Former DOJ official: Civil rights unit sent to mediate anti-Zimmerman protests has history of advocacy

The Department of Justice civil rights unit sent to Sanford, Florida in 2012 to mediate the anti-George Zimmerman protests has a history of putting racial advocacy ahead of its mandated duties, according to a former head of the unit.

“At CRS headquarters, we (meaning I) regularly had to warn or take corrective action against career employees for acting as advocates instead of mediators,” Ondray Harris, the former director of the DOJ’s Community Relations Service (CRS), told The Daily Caller. CRS was the unit deployed to Sanford in 2012 to oversee anti-Zimmerman protests.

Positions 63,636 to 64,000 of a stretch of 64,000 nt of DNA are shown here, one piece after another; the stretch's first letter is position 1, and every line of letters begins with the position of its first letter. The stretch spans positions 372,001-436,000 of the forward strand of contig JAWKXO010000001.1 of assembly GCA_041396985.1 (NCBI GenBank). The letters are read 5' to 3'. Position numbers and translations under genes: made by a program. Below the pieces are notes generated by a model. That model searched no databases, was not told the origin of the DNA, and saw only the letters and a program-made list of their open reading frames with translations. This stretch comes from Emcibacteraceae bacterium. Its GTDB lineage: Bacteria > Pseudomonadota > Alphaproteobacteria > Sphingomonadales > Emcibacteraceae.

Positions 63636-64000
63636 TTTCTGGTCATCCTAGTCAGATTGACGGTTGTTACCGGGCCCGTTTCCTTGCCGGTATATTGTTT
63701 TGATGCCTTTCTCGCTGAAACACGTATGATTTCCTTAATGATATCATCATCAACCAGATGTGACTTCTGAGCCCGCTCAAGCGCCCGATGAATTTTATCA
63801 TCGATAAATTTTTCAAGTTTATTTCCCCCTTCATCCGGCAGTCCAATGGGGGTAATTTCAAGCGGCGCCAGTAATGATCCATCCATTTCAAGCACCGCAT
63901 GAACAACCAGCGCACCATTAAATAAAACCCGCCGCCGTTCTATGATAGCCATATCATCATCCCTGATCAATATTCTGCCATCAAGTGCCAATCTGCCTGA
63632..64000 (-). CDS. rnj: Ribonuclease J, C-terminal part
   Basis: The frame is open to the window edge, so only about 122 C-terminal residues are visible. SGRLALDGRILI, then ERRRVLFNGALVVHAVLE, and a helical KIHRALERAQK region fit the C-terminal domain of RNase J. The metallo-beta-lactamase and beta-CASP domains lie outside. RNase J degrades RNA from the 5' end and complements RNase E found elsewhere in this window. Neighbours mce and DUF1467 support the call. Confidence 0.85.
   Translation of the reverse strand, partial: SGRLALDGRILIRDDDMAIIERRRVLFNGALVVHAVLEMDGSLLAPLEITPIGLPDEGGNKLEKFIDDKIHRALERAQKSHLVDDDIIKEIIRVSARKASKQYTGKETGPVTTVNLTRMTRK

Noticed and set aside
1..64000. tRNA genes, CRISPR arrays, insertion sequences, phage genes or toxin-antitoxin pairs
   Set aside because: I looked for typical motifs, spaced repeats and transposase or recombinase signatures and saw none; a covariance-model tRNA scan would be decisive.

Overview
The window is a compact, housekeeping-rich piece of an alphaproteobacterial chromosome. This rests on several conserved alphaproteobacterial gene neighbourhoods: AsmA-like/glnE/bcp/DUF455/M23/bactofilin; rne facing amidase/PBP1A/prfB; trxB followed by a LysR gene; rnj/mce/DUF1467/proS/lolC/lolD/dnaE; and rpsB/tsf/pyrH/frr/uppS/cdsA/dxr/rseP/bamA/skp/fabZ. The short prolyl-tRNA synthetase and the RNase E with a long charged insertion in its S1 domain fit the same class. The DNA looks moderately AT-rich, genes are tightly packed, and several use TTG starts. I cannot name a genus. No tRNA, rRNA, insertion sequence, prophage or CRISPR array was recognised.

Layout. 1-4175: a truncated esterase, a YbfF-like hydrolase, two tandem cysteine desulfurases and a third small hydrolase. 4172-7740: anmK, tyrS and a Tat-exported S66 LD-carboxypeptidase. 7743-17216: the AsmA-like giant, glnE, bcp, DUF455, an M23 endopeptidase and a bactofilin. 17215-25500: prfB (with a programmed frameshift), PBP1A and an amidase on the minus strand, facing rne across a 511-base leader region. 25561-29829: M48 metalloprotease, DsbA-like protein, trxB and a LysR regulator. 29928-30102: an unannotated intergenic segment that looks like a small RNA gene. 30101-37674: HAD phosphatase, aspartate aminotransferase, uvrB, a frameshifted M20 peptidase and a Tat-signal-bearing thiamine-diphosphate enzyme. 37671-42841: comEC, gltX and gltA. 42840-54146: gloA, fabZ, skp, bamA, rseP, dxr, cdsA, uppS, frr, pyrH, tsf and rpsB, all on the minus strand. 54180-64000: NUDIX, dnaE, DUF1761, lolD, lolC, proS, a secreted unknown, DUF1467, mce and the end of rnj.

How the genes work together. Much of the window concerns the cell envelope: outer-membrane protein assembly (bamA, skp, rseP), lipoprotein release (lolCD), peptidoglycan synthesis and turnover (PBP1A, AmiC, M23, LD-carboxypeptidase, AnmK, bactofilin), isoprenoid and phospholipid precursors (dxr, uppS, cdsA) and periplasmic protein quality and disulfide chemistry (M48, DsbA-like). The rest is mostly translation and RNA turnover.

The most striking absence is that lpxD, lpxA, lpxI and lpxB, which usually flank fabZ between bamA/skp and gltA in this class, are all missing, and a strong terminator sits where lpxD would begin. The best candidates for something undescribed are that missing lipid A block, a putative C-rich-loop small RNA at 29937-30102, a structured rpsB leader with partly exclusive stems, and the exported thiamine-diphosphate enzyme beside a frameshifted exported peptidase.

“Some CRS employees come to the Agency with anti-law enforcement or anti- what they would call the ‘white establishment’ [attitudes]” added Harris, an African American who joined CRS during the administration of George W. Bush in 2007 and left in 2010.

As The Daily Caller previously revealed, CRS reported expenses related to its deployment in Sanford to help manage anti-Zimmerman protests between March and April 2012, including a high-profile rally headlined by civil rights activist Al Sharpton. CRS also facilitated a meeting between Sanford city officials and the activist group Dream Defenders, which campaigned last year for a criminal case against Zimmerman to be brought for the killing of Trayvon Martin. Dream Defenders also advocated for the removal of Sanford police chief Bill Lee, who was eventually fired. The meeting was convened to discuss changes to the Sanford Police Department.

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